kubectl create -f backend/kubernetes). These units and config files are just samples, feel free to adjust them to suit your specific needs.
Managing CoreOS updates
Once you have CoreRoller up, it's time to give it some work to do. You may be interested in managing the CoreOS updates in your cluster with it.
The process is slightly different if you want to do it in existing machines or in new ones. In both cases it's very simple as it only requires updating the server url the CoreOS updater uses to pull updates from. By default your CoreOS instances use the public CoreOS servers to get updates, so you'll have to point them to your CoreRoller deployment instead.
In new machines, you can set up the updates server in the cloud config. Here is a small example of how to do it:
coreos: update: group: stable server: http://your.coreroller.host:port/v1/update/
In addition to the default
alpha groups, you can also create and use custom groups for greater control over the updates. In that case, you must use the group id (not the name) you will find next to the group name in the dashboard.
coreos: update: group: ab51a000-02dc-4fc7-a6b0-c42881c89856 server: http://your.coreroller.host:port/v1/update/
Note: The sample CoreRoller containers provided use the
port 8000 by default (plain HTTP, no SSL). Please adjust the update url setup in your servers to match your CoreRoller deployment.
To update the update server in existing instances please edit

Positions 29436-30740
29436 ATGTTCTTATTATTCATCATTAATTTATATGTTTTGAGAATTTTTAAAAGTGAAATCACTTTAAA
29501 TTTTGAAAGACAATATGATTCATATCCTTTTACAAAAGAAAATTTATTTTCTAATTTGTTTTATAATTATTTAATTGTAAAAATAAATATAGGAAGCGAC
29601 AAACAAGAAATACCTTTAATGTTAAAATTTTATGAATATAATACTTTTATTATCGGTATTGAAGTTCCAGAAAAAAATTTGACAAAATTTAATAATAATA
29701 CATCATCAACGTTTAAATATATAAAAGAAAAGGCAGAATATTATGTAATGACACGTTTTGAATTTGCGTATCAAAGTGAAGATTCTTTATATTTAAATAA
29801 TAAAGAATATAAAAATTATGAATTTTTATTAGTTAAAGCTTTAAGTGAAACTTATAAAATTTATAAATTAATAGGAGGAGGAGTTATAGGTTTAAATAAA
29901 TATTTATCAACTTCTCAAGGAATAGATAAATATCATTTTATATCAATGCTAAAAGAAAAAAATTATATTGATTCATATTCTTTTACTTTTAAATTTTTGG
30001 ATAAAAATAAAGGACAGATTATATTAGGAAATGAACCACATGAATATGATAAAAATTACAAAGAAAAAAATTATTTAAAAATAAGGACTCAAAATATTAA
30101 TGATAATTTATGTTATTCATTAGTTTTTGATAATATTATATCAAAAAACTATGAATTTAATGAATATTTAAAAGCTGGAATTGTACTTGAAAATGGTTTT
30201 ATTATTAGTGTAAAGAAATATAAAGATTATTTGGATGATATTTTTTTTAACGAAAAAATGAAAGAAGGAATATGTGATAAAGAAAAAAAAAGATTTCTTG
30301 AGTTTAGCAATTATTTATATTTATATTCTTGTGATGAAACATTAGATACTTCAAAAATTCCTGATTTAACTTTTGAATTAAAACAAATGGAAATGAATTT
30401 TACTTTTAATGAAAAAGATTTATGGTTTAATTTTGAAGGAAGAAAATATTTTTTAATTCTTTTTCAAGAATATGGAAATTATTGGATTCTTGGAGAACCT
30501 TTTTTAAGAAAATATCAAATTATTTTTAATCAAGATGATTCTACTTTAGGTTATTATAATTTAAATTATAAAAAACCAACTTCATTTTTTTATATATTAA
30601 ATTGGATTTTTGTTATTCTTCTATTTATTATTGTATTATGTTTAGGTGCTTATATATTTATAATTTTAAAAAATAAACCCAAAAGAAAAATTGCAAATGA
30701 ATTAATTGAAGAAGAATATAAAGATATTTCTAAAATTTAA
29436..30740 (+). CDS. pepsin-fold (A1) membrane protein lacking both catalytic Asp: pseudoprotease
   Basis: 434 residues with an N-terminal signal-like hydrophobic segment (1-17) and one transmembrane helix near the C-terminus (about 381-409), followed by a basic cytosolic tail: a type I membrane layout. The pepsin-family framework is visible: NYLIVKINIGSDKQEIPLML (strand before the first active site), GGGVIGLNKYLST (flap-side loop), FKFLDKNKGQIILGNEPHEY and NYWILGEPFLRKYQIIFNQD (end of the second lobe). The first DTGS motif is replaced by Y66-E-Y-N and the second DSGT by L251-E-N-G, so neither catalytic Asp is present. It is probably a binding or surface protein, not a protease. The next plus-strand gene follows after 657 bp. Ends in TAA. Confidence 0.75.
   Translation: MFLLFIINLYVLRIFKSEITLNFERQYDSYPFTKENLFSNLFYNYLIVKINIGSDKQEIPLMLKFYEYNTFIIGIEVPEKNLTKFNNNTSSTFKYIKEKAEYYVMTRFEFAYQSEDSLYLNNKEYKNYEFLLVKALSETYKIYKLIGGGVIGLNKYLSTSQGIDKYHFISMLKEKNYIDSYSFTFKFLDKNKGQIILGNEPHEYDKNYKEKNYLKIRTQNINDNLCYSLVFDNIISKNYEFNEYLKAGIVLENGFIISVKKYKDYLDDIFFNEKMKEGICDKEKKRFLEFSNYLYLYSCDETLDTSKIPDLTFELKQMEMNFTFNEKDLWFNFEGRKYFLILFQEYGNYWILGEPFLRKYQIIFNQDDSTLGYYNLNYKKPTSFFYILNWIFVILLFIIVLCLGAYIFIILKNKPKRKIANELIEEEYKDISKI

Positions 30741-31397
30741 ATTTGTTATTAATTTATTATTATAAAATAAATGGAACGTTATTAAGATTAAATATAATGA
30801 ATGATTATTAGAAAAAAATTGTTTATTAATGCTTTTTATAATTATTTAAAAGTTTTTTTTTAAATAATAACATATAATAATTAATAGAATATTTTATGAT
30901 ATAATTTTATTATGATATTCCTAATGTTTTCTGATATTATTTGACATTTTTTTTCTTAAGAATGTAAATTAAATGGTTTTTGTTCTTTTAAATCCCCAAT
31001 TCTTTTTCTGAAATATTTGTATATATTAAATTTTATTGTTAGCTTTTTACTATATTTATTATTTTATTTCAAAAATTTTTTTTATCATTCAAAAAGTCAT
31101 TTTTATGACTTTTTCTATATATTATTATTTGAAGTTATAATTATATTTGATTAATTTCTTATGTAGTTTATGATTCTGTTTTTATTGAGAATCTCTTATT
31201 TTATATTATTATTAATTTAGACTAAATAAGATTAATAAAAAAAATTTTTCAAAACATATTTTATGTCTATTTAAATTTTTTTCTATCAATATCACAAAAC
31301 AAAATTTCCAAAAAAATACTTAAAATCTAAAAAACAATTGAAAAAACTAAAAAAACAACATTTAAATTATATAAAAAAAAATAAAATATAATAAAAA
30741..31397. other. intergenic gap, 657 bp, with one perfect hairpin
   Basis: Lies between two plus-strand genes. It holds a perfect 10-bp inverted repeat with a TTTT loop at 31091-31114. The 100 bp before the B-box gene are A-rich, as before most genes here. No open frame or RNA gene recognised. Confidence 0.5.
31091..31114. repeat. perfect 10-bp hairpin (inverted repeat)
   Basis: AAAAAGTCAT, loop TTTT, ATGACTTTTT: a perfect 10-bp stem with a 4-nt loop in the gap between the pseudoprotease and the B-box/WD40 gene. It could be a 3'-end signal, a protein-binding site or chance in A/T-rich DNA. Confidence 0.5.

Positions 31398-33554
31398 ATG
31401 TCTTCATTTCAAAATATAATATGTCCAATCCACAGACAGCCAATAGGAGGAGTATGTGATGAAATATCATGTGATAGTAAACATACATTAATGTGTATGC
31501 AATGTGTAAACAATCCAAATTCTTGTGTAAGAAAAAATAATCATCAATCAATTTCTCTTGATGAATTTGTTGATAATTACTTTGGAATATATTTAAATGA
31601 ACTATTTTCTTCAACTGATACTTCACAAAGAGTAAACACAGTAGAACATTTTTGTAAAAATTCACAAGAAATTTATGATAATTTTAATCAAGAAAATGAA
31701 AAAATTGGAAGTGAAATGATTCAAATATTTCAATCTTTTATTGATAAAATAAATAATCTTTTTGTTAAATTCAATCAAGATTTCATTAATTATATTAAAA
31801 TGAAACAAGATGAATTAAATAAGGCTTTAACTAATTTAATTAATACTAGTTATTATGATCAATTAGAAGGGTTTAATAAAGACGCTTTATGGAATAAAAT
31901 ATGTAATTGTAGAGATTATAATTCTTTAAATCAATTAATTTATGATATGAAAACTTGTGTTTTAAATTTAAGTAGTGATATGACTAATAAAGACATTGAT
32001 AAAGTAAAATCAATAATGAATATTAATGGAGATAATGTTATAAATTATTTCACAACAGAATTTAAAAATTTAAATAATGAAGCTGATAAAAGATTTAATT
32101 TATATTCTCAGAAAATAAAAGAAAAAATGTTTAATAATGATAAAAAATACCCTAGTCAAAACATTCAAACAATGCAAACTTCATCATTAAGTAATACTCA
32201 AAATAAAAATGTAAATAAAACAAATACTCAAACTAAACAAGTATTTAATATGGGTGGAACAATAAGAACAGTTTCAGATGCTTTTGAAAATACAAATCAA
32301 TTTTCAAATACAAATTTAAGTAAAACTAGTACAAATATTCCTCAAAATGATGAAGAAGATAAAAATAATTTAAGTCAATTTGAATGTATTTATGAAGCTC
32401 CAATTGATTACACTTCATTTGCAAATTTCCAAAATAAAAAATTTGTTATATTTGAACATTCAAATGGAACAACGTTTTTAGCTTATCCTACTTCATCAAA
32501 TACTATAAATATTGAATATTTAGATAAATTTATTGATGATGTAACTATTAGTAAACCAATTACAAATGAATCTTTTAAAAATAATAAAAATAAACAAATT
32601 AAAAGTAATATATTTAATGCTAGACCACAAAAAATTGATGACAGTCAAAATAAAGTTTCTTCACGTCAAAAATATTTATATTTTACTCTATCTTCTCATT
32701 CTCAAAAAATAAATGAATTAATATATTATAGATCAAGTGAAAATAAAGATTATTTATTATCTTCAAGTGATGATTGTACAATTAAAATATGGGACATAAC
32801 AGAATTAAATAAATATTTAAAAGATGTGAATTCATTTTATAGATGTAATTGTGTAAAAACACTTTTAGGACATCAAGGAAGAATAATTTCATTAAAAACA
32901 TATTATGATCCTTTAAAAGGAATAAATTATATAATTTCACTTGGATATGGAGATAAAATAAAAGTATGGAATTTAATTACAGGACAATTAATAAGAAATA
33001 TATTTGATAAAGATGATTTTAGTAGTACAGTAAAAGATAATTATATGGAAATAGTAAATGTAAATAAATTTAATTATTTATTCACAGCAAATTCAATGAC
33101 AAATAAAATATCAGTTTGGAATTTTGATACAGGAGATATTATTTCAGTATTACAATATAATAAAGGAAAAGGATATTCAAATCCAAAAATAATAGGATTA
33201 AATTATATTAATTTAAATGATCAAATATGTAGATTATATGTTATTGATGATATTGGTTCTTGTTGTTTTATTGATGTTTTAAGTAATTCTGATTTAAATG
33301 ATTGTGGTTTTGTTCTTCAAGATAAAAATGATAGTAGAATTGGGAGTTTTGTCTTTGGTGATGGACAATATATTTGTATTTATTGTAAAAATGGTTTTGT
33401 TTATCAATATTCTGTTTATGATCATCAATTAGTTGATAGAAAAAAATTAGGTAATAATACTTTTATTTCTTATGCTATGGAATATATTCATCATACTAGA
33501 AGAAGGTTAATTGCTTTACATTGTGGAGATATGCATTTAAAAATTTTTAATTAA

/etc/coreos/update.conf and update the
SERVER value (and optionally
GROUP if needed):
When using custom groups instead of the official ones (stable, beta, alpha) the group id must be used, not the group name:
To apply these changes run:
sudo systemctl restart update-engine
In may take a few minutes to see an update request coming through. If you want to see it sooner, you can force it running this command:
Note: the CoreUpdate docs do a great job explaining in detail how this process works and most of the information it contains applies to CoreRoller as well, so please have a look at them here for more information.
CoreOS packages in CoreRoller
Out of the box CoreRoller polls periodically the public CoreOS update servers to create packages and update channels in your CoreRoller deployment as they become publicly available. So if rollerd has access to the Internet you'll see eventually new packages (pointing to the official image files) added to the CoreOS application in CoreRoller. This functionality can be disabled if needed (i.e. you want to deploy your custom built images, etc) using the rollerd flag